Join us in welcoming David Reffkin, CMC’s first Associate Program Director, to our community! David will be working with CMC private lesson faculty and students to increase participation and strengthen curricular ties and communication among several areas of CMC’s onsite programs: private lessons, ensembles, summer camps, and music electives such as music theory and composition. David will also work closely with our Program Director Sylvia Sherman in hiring and evaluating faculty and will be a key person to support CMC’s Faculty Council.
I see you were concertmaster for the CMC Orchestra in 1978-79. Tell me about what that was like.
I had just moved to San Francisco about a month before the audition, and I thought it would be a good way to meet musicians. It really was an incredible networking opportunity. I was offered several long-term engagements over the years through people I played with in the CMC Orchestra. I’m still in touch with a few players and occasionally hire them when I’m contracting jobs. Alan Pollack was the director at the time and he is still active in the area.
What brought you back to CMC?
Because I’ve seen large changes in music education and performance over a long stretch, and really want to use my accumulated knowledge to help sustain them, I decided I wanted an administrative job in music. When this position was announced, I saw that the responsibilities and qualifications were a very good fit with much of my experience in a variety of musical organizations, as well as with my teaching career. I feel very much at home in a music school. Considering that my first job in San Francisco was here at CMC, it is truly a completed circle.
I take it you’re interested in a wide variety of genres?
Yes! I trained as a classical violinist at the New England Conservatory (NEC). It was there that I became involved in all sorts of music. The philosophy was that if you are going to be a musician, you should be a complete musician. NEC was the first conservatory in the world to offer a jazz degree program. Among my experiences there, I worked in the audio department and helped engineer recordings, including an album of orchestrated ragtime music (The Red Back Book) that won a Grammy for Best Chamber Music Recording.
Going back to your question about genres, ragtime is but one of my passions along with the other music of that era, about 1880 to 1930. It’s very much a melodic music as well as rhythmic. It was the dance music of its time. I had started the American Ragtime Ensemble right after graduation, and it is now the longest-running group of its kind in the world. Every summer I help produce the Scott Joplin Ragtime Festival in Sedalia, Missouri. This past July I played a recital of ragtime, salon and “novelty” violin solos for a musical organization in Virginia.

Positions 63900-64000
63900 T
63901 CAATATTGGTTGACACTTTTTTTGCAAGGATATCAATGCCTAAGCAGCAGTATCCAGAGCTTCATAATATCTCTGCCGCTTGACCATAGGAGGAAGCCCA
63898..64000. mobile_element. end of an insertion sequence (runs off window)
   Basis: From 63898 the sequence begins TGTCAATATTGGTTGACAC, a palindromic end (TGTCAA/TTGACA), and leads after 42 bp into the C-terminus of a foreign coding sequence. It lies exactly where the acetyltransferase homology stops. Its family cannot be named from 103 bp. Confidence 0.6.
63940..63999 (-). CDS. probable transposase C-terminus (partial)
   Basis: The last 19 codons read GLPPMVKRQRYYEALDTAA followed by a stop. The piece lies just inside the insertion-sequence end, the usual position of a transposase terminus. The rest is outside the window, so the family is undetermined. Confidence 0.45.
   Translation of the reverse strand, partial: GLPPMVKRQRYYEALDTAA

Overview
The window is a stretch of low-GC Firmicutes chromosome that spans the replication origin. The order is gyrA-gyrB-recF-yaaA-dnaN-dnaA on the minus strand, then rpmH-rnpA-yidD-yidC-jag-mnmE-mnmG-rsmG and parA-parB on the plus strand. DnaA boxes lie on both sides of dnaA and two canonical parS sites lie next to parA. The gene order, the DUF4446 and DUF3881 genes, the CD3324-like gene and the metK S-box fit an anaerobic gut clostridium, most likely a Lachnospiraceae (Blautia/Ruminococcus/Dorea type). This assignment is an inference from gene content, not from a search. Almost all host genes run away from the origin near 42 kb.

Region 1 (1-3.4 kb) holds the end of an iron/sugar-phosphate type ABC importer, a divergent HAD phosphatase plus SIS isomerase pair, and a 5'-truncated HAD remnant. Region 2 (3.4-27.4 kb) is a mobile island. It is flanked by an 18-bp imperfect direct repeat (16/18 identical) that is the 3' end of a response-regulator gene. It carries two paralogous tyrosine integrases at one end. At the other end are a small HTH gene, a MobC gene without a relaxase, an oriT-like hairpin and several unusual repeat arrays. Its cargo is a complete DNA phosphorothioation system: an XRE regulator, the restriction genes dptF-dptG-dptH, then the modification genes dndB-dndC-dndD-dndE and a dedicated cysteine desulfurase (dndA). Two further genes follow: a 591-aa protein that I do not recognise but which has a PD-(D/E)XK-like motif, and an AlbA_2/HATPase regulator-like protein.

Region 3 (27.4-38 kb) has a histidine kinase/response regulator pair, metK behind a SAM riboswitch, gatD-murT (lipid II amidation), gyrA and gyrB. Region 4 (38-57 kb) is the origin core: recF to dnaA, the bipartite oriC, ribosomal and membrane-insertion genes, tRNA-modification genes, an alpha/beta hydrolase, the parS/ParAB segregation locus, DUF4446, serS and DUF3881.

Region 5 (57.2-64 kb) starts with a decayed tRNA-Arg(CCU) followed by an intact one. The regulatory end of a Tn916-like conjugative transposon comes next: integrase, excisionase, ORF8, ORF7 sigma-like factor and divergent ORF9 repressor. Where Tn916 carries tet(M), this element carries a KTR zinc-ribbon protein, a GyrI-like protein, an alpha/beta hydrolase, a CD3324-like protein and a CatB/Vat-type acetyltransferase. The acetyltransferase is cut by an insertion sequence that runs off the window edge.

You’ve been around! Where are you from?
I’m from Rhode Island. After graduation, I taught public school orchestra for five years in Minnesota and Texas, and then moved to California to pursue my performing career full time.
It sounds like you’ve done a lot more than play music during your career. Tell me about your time at KUSF as a radio producer.
Back in 1981, there was not much ragtime on radio, so I called up the station closest to where I was living at the time, KUSF. I was offered a 15-minute weekly slot. After one quarter, they gave me an hour. I produced and hosted it for 30 years, as well as a three-hour classical program, The Classical Salon.
Eventually I started an interview show about physics, Static Limit. I’d always had an interest in studying astrophysics and quantum physics (the very big and very small). I eventually interviewed about 70 of the most prominent researchers, theorists, and authors in the world. It turned out they often come through San Francisco – this is a real focal point. There was only one similar radio program in the country, and that was in New York.
In 2011, KUSF was sold and all its programs went off the air. The Stanford Linear Accelerator Center (SLAC), a particle physics laboratory, was hiring an editor for its publications. I was recommended by one of my radio guests, and I worked there for two years. Interestingly, many physicists have had serious musical experience and some are even composers! I think there is a common goal in theoretical physics and music: one tries to make the abstract tangible.
So I’ve got to ask, what is “Fortune Art”?
I’m a member of the Friends of San Francisco Public Library, which sells donated books that the library can’t use. Sometimes the condition of the books makes them unsellable, so I extract interesting images, add fortunes from fortune cookies, and create finished pieces for display, hopefully exhibiting a bit of humor or irony. They are sold at the Readers Bookstore at Fort Mason. Samples of this visual art appear on my website.
Will you participate in our Performathon this November?
Of course! In honor of CMC’s birthday, I plan to offer music from 1912, when Gertrude Field started the music department of the Dolores Street Girls Settlement House, and 1921, when she founded CMC here on Capp Street.
Learn more about David on his website, www.davidreffkin.com.